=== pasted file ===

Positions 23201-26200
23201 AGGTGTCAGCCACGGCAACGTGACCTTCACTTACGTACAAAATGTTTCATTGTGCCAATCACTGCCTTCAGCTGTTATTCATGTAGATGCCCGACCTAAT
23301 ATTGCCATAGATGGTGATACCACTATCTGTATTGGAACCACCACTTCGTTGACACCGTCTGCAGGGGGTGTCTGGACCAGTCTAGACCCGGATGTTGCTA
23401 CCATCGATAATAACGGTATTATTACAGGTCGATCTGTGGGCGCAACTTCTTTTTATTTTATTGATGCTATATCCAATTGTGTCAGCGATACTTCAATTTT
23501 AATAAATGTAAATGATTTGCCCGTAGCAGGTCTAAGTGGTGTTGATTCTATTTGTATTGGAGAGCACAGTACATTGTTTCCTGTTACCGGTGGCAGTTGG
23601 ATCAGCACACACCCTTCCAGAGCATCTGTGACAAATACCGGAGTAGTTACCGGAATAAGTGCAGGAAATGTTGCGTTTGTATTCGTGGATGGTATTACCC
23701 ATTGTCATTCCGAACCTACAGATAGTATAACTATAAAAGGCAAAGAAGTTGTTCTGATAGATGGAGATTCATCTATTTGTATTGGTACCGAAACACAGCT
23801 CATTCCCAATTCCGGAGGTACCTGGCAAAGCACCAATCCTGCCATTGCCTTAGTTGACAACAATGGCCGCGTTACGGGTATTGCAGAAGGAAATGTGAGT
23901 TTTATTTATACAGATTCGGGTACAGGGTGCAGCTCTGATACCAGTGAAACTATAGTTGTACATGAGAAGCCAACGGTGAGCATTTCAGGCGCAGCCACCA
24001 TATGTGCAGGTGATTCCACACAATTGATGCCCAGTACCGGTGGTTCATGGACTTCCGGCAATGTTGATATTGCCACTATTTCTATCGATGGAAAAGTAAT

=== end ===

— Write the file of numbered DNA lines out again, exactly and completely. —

Positions 23201-26200
23201 AGGTGTCAGCCACGGCAACGTGACCTTCACTTACGTACAAAATGTTTCATTGTGCCAATCACTGCCTTCAGCTGTTATTCATGTAGATGCCCGACCTAAT
23301 ATTGCCATAGATGGTGATACCACTATCTGTATTGGAACCACCACTTCGTTGACACCGTCTGCAGGGGGTGTCTGGACCAGTCTAGACCCGGATGTTGCTA
23401 CCATCGATAATAACGGTATTATTACAGGTCGATCTGTGGGCGCAACTTCTTTTTATTTTATTGATGCTATATCCAATTGTGTCAGCGATACTTCAATTTT
23501 AATAAATGTAAATGATTTGCCCGTAGCAGGTCTAAGTGGTGTTGATTCTATTTGTATTGGAGAGCACAGTACATTGTTTCCTGTTACCGGTGGCAGTTGG
23601 ATCAGCACACACCCTTCCAGAGCATCTGTGACAAATACCGGAGTAGTTACCGGAATAAGTGCAGGAAATGTTGCGTTTGTATTCGTGGATGGTATTACCC
23701 ATTGTCATTCCGAACCTACAGATAGTATAACTATAAAAGGCAAAGAAGTTGTTCTGATAGATGGAGATTCATCTATTTGTATTGGTACCGAAACACAGCT
23801 CATTCCCAATTCCGGAGGTACCTGGCAAAGCACCAATCCTGCCATTGCCTTAGTTGACAACAATGGCCGCGTTACGGGTATTGCAGAAGGAAATGTGAGT
23901 TTTATTTATACAGATTCGGGTACAGGGTGCAGCTCTGATACCAGTGAAACTATAGTTGTACATGAGAAGCCAACGGTGAGCATTTCAGGCGCAGCCACCA
24001 TATGTGCAGGTGATTCCACACAATTGATGCCCAGTACCGGTGGTTCATGGACTTCCGGCAATGTTGATATTGCCACTATTTCTATCGATGGAAAAGTAAT